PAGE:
Actress to sign the national anthem at Super Bowl XLVIII
While many viewers listen to Renee Fleming and the New Jersey Symphony Orchestra perform the national anthem at Super Bowl XLVIII at MetLife Stadium, not everyone will be able to hear it. Which is why each year the National Association of the Deaf and PepsiCo select someone to perform the anthem in American Sign Language. This year that honor goes to actress Amber Zion.
Amber recorded the national anthem with us in advance of her upcoming performance at one of the most-watched events of the year. We break down the signs to the lyrics with the idea that anyone can learn how to sign this song and enjoy this great tradition.
While Amber performs Sunday night, one player in particular will likely be paying attention from the sidelines. Seahawks fullback Derrick Coleman is the first legally deaf player to be part of an NFL offense.
See the video below for Amber's rendition:
Have you noticed that each time an artist sings the national anthem, certain notes are held out longer or shorter, and certain phrases are emphasized? On Sunday, Amber will add those nuances through specific emphasis or reduction in the movements of her hands, arms, face and body. See below for our Q&A and more interesting facts from the NAD:
AOL: How is inflection denoted in sign language? Each time an artist sings the national anthem, certain notes are held out longer or shorter, and certain phrases are emphasized. How do you add these nuances and emotions to signing?
NAD: Inflection and emotion is conveyed in American Sign Language through specific emphasis or reduction in the movements of the hand, arms, face and body as well as with facial expressions. With a song like the national anthem, the length of each note can be varied depending on the duration and tone of the sign used. Like vocal singers, each ASL artist has his or her own style and way of showing the meaning and concept of the song in ASL.
AOL: What's your favorite type of music or spoken word to sign?
Amber: Adele's "Rolling in the Deep," which I did a music video of some time ago. Available on YouTube. I also like "Believe in Dream."
AOL: What is the biggest challenge when signing?
NAD: It is one thing to be performing a song in American Sign Language as a single artist. It is another thing to perform the song in ASL while integrating a singer's version with the ASL rendition. This can pose a challenge because ASL has its own structure and grammar. Not only does the signer determine on how he or she wants to render the song in ASL, but the signer must also take into account the vocal singer's interpretation of the song.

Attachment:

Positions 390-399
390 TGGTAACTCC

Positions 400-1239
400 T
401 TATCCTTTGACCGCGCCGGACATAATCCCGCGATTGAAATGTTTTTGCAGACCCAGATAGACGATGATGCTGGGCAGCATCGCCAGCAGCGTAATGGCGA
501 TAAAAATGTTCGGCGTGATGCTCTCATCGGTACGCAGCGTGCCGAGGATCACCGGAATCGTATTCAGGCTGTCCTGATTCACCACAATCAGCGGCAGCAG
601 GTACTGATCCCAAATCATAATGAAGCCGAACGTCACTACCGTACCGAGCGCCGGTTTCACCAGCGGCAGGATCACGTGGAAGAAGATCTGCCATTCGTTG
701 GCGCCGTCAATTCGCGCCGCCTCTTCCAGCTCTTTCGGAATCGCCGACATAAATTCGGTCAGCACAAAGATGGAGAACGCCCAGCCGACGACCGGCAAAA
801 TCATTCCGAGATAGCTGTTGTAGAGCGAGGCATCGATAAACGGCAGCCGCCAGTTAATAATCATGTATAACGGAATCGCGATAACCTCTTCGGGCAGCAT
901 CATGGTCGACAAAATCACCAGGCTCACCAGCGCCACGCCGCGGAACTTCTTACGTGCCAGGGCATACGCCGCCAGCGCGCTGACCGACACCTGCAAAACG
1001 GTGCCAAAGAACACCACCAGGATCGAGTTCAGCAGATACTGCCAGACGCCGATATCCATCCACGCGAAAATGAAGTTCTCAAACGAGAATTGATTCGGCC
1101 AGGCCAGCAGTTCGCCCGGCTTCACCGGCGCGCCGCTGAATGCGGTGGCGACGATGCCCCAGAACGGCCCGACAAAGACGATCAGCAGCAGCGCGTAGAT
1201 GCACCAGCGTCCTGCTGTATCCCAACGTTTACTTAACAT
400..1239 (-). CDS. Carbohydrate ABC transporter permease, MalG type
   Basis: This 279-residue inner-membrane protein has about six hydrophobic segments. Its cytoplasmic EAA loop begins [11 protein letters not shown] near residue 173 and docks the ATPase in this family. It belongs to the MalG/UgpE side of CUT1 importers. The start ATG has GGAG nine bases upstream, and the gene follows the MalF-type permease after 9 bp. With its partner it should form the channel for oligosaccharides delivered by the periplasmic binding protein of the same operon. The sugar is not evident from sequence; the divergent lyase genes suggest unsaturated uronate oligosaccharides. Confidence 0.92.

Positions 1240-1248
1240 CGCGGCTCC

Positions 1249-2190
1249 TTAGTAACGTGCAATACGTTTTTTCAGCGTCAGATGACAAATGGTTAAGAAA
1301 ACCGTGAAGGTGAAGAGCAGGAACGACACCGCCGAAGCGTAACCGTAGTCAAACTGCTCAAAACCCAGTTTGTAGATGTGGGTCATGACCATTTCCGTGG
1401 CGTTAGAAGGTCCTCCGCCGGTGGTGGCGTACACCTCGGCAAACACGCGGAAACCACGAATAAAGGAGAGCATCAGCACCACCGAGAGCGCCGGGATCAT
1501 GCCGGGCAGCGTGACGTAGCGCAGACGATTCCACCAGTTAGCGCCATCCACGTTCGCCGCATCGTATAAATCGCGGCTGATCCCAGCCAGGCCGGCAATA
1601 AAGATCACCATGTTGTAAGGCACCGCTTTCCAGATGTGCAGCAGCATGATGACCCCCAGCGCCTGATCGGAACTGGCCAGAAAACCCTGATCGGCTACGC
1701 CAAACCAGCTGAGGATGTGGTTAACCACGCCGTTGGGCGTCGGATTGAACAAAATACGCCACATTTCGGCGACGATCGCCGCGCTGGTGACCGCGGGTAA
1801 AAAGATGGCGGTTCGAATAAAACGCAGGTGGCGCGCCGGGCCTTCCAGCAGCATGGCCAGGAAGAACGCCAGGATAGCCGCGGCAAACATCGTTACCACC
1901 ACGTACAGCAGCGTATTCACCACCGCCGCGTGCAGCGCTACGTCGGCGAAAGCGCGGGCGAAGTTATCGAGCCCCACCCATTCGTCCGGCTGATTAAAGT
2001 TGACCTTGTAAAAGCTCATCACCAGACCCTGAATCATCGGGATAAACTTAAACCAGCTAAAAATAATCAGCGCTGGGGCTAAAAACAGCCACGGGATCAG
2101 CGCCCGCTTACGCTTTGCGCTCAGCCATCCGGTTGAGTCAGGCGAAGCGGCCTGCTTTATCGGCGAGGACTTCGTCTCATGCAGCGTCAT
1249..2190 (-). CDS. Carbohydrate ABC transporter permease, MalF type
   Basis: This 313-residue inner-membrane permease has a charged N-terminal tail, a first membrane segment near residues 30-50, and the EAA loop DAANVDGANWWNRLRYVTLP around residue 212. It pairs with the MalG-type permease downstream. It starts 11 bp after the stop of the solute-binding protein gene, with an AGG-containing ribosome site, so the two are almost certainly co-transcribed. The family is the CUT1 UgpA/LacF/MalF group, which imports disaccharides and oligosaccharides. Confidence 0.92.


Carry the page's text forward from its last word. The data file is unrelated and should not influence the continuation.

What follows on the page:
AOL: Do you rehearse with a singer before signing a song?
NAD: Yes, whenever possible we ensure that the signer rehearses beforehand with the singer. As is true in any form of show business, anything can change quickly so we do all we can to go with the flow and be prepared. You can see some of Amber's prep for her Super Bowl performance in a video posted at our site.
AOL: Aside from the Super Bowl, is there another event you'd like to see incorporate sign language?
NAD: The National Association of the Deaf advocates for American Sign Language rendition of the national anthem at all sporting events. We would like to see it at the World Series, the NHL Stanley Cup finals, the NBA and WNBA basketball finals, and March Madness among others. We believe that these ASL renditions should be performed by deaf performers who are fluent in ASL.
AOL: It seems that the National Anthem is a common song to sign, but are there others that most sign interpreters know?
NAD: A deaf artist such as Amber Zion is a performer rather than a sign language interpreter (the terminology used is important for the sake of clarity). Artists like Amber are well versed in rendering many kinds of music through American Sign Language.
AOL: Do you have a pick for the Super Bowl?
NAD: Both football teams are excellent contenders for the Super Bowl title, but we want to share our excitement about a deaf football player who will be in the Super Bowl this year – Derrick Coleman of the Seattle Seahawks. By all accounts, he is the first deaf player to ever be in the Super Bowl. We wish him well and hope to see more deaf and hard of hearing football players in the NFL and in other major sports. We also want to tell everyone that they can watch Amber's entire performance of the National Anthem online at FOXSports.com/super-bowl or through your tablet (such as an iPad) with the FOX Sports GO app.